Perpetually Unfinished
Wednesday, March 30, 2005
 

Easter cookies
Originally uploaded by brittgm.
Yeah, so I haven't written in a while. Work has been... insane. I thought it was insane prior to three weeks ago, but that was nothing compared to now. Before this 3-day weekend, I worked 14 days in a row (ie, no weekends) for a total of about 160 hours. There was one stretch where I worked 38 hours over a three-day period. Yeah. Add in at least two hours per day in transit (it takes a lot longer to get home at night when you can't catch the express train during rush hour), and I haven't been spending much time at home. (Although, despite what I thought last time I wrote, I only ended up spending two days in the field and the rest in the office.)

But this past weekend, I finally got to spend a few days away from work-- yay!-- and to see family and friends-- double yay!

I flew into DC late Thursday night, and on Friday we drove up to the house in New Jersey, working on preparing it for another renter-- which means trying to sort through the incredible amount of stuff we have in boxes. We came across all sorts of things. One was a notepad my mom kept around the time I was born, including writing about staring into my eyes and thinking how beautiful I was, and also a list of potential baby names. Now, I don't want to give you the wrong impression about my parents' taste, because there were a good 50-60 names on the pad, and most of them were absolutely beautiful. But the list included the names Pinky and Princess. Wow.

Anyway, there was much more. There was a journal entry I wrote in January 1991-- when I was just turning 9-- opposing the Gulf War. There were tons of photos from the 1970s, including from my parents' wedding and from summer 1970 when my then 17-year-old mom volunteered with Cesar Chavez and the United Farm Workers. There was, of course, all sorts of stuff from my grandfather. There was... far too much to try to list it all.

So we spent Friday night and most of Saturday cleaning and sorting, with a brief time-out for me to decorate the cookies you see above (which I baked on Friday before we left). They came out pretty well for a first try, but I definitely want to practice a lot more until I get really good at it-- it seems like such a fun hobby!

Then, on Saturday night, I got to see Rich and Morgan again. It was really nice, and I kept thinking how much I wished we lived nearer to eachother. Rich and I... there are a lot of ways we're quite different, certainly, but on some level we really are kindred spirits, I think. It's a good feeling, and a good friendship. (And I just get good vibes from Morgan, even though she's been pretty quiet the two times I've seen her so I can't say I know her very well yet.)

And then Sunday was the family day-- we stopped in to visit my mom's parents for breakfast, before heading over for Easter with my dad's side of the family. The cousins were adorable as ever, with Katie in particular adding a bit more pretty red hair and a ton of new words since I saw her last. Then a six-hour drive to Maryland, arriving past 1am, and getting up before 6am to catch a plane back to Chicago, and you have one very tired Britt back at work who wonders when she gets a lie-around-and-do-nothing weekend. (Answer: not very soon; I'll be out of town again next weekend, and then the following weekend Meredith will be visiting, which will be wonderful but not particularly conducive to unstructured laziness and sloth.) But that's okay. I've been running in crazy stressful mode for almost two months now; I can make it another three weeks.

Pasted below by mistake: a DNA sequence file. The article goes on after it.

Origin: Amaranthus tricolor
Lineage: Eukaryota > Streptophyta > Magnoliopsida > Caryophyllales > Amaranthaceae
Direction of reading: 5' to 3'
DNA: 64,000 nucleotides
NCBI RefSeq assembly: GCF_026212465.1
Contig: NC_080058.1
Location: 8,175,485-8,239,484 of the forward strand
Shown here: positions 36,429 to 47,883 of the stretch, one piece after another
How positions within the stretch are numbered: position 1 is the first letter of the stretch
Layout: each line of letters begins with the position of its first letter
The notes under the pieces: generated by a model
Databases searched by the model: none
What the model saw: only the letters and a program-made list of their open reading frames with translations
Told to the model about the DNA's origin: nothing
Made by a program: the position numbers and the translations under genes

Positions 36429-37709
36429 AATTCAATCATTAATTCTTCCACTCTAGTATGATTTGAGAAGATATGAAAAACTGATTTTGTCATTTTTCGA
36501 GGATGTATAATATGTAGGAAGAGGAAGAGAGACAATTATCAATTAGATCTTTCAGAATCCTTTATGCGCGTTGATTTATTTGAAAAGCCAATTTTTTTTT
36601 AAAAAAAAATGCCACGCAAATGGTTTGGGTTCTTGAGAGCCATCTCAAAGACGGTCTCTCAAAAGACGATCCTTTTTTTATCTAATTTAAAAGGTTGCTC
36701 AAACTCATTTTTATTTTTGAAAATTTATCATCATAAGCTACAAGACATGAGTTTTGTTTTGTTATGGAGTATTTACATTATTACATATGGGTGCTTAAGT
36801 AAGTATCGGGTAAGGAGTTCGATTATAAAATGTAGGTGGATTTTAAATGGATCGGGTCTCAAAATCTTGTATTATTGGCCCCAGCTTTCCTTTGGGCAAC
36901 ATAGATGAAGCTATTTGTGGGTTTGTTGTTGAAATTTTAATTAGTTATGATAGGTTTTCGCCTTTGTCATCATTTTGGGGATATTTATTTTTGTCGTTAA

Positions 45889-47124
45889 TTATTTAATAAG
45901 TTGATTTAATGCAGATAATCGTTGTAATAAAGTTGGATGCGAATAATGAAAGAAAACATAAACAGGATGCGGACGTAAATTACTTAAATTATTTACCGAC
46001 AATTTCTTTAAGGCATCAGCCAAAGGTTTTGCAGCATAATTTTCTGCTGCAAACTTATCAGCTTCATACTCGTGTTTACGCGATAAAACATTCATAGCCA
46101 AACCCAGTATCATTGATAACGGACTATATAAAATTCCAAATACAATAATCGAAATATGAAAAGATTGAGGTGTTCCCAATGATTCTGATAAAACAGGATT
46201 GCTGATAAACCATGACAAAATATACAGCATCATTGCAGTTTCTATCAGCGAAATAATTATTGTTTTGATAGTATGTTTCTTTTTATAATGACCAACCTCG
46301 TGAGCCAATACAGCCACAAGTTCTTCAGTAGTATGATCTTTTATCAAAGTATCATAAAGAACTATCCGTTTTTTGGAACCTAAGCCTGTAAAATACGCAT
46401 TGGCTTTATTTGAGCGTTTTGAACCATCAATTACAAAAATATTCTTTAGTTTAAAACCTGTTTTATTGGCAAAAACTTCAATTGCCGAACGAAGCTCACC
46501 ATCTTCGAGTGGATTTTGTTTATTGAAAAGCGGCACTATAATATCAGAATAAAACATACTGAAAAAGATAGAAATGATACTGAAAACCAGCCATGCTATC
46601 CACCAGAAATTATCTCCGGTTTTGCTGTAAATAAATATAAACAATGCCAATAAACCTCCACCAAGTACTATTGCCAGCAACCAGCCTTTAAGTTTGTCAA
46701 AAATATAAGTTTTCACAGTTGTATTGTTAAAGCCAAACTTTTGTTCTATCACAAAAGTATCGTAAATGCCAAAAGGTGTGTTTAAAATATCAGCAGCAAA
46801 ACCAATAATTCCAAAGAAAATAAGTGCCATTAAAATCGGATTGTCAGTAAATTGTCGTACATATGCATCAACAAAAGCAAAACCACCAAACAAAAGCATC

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Friday, March 11, 2005
 

Chicago's Chinatown
Originally uploaded by brittgm.
Just checking in for a bit. Springfield went pretty well, but I came back with a nasty cold, and starting yesterday, I'm out in the field indefinitely for work instead of in my usual comfortable place behind a desk. It pushes me out of my element and my comfort zone, which is probably a good thing, but yesterday it was just lousy-- between it being new and me feeling awkward, the biting cold and wind and the wet snow/rain/sleet, the long hours, and losing my cell phone (which was found on the El and returned by a good samaritan, thank goodness).

Anyway, the stress and the weather made my already-bad cold worse, and so today I stayed home. It was a welcome rest, and I think I'm feeling better, so that's good. I have to go back in and work long hours tomorrow and Sunday, so hopefully taking today off will be enough to get me through.

I'd been planning to go to Louisville tomorrow for the Taco Bell protest, but lo and behold, this week the workers won! It's such excellent news-- those workers have been fighting for so long, and this is a big victory, a 60-80% raise. And it's even more than that, because it's about forcing the corporations at one end of the production/consumption chains to take responsibility for the effects they have on the people at the other end-- a victory over the ceaseless attempts to weasel out of things when the relationship is not perfectly direct. So yay for them! And I'd love to go to the protest-turned-celebration, but between a) being sick and b) having to work, it's not going to happen.